Day Two: Was Joao Gilberto A Malandro?

“Champagne, women and music, here I come!” – João Gilberto, 1948.

Even when he was 18, the future ‘Father of Bossa Nova’ knew what he wanted and what awaited him in Rio de Janeiro: Samba – already well into its third decade - had found a new, more sophisticated style on the radio shows and nightclubs in Zona Sul.

The love-lost melancholy of the Samba-Cançáo mimicked elements of Argentina’s Tango, the sexy Cuban Bolero and the influence of American pop. Rio’s music scene would be a match made in heaven for João Gilberto’s plan to become one of Brazil’s great voices, like his Samba-singing idol, Orlando Silva.

A Fork In The Road

But by 1955, João Gilberto’s indifferent lifestyle of borrowing money, not showing up for gigs (and worse) had pretty much worn out his welcome in Rio. It’s said that he once borrowed a guitar from a fellow musician for no other reason than to sell it.

Ruy Castro explains in his book ‘Bossa Nova’:

“He had no money, no job and almost no friends… clothes wrinkled as if he had been sleeping in them for a week, which, in fact, he had. Rio de Janeiro, with its successful mediocrities, had not yet discerned his talent, and there wasn’t anyone who though he was the best singer in Brazil.”

So, Gilberto left Rio for self-imposed exile to the mountains of Minas Gerais, where he put his life together. It resulted in his invention of a simple little guitar rhythm that would change the world, and his future.

Something clicked. “He developed a sudden aversion to marijuana… Perhaps the drug mixed well with success, but not with failure,” writes Castro. “If he was ever going to get to where he wanted to be, he was going to have to give that stuff up.”

João Gilberto also gave up his shallow dreams of wine, women and an easy way to the top of the radio charts in Rio. He was a changed man when he convinced Rio that he could overcome his past. His new guitar and singing style quickly changed Brazil’s music scene, too.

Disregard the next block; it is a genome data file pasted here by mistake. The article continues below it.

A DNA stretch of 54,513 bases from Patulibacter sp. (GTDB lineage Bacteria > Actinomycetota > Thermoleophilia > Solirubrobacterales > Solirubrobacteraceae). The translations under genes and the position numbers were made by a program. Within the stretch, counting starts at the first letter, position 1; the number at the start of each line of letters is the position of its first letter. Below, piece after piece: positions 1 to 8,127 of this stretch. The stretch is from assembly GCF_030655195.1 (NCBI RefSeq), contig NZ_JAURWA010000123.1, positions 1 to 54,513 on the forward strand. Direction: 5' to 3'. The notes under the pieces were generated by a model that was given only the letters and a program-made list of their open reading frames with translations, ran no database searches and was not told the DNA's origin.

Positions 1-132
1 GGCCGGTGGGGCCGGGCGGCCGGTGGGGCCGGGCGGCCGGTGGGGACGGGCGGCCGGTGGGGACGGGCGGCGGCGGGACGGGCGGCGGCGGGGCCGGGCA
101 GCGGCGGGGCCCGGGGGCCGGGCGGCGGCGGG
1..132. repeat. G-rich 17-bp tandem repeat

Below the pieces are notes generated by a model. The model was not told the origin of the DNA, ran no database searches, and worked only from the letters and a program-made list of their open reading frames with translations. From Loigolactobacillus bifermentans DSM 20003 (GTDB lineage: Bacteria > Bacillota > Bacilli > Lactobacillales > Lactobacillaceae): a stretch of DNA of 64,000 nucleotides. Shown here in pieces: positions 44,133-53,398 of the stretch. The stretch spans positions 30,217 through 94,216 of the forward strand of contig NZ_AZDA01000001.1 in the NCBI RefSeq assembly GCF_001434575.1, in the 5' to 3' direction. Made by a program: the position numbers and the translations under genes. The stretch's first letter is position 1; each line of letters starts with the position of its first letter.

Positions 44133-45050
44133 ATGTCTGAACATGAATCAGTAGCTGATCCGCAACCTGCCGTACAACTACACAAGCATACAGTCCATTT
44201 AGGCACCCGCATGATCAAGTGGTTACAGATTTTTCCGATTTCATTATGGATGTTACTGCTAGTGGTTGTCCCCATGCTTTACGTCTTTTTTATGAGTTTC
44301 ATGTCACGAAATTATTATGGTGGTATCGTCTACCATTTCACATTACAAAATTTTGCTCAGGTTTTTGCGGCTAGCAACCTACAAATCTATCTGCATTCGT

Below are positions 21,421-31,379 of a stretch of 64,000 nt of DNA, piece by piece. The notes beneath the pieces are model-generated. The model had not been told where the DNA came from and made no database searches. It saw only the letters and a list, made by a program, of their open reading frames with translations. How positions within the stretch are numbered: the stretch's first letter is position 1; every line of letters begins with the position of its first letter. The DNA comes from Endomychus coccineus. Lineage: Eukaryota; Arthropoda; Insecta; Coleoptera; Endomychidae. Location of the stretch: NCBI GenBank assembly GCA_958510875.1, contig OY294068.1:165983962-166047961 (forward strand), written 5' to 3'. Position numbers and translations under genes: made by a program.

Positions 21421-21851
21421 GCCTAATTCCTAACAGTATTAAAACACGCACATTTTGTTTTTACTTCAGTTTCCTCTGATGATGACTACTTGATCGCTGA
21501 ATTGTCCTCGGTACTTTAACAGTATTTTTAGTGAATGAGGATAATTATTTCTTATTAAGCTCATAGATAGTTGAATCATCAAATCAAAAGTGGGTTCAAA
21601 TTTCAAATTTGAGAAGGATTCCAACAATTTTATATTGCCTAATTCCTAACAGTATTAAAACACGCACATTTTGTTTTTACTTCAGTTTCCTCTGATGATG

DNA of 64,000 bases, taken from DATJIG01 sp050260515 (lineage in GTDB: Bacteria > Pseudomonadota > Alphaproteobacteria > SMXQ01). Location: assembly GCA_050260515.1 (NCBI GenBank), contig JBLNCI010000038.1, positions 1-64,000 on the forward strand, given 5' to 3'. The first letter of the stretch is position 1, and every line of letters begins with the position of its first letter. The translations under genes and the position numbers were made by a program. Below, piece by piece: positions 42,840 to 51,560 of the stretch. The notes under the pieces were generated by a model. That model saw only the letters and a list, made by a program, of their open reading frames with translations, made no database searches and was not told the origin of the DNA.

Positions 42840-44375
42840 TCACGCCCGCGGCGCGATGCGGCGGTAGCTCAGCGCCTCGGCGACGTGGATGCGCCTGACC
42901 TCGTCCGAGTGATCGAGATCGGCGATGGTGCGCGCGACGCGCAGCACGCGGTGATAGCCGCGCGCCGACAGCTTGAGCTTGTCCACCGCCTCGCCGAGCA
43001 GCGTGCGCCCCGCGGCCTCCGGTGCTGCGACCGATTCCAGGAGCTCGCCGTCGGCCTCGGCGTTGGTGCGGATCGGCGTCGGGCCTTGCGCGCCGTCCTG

The Malandro’s Tragic Choice

Was João Gilberto a Malandro? It’s fair to say that his approach to life has been more complicated than the simple choice of roughish behavior commanded by a true Malandro.

But Gilberto’s story shows off the quiet tragedy of life as a Malandro, whose dreams forever remain intentions and where the easy jeitos in life are, well, just too easy to pass up.

By the way, many of João Gilberto’s early recordings were Sambas, re imagined by the singer’s talent and the unique rhythm he crafted. Many years later, it was given a name: Bossa Nova.

Our thanks to author Ruy Castro and Chicago Review Press for the quotes used in this story

The 12 Days of Samba:

Day 01: An Introduction to The 12 Days of Samba and The Malandro Project
Day 02: Was Joao Gilberto a Malandro?
Day 03: Previewing Miguel de Leon's Annual Christmas Concert In Chicago
Day 04: Winter reading: 'Samba' by Alma Guillermoprieto
Day 05: Famous Malandros In Pop Culture
Day 06: A Cachaça Holiday Cocktail
Day 07: Seven Samba Stocking Stuffers
Day 08: Personal Notes: Samba Snapshots From The Malandro Project
Day 09: How To Dance Samba - Women's Version
Day 10: How To Dance Samba - Men's Version
Day 11: 100 Years of Samba and The Malandro Project
Day 12: The Malandro and 'The Lights of Christmas'

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The Malandro Project was recorded in Rio de Janeiro with saxophonist Leo Gandelman and MPB’s Leila Pinheiro to celebrate 100 Years of Samba and its iconic character, the charming, roguish bad-boy Malandro. A combination of cultural myth and historic fact, the Malandro’s roots can be traced throughout the history of Samba. The Malandro Project album will be released in early 2017.

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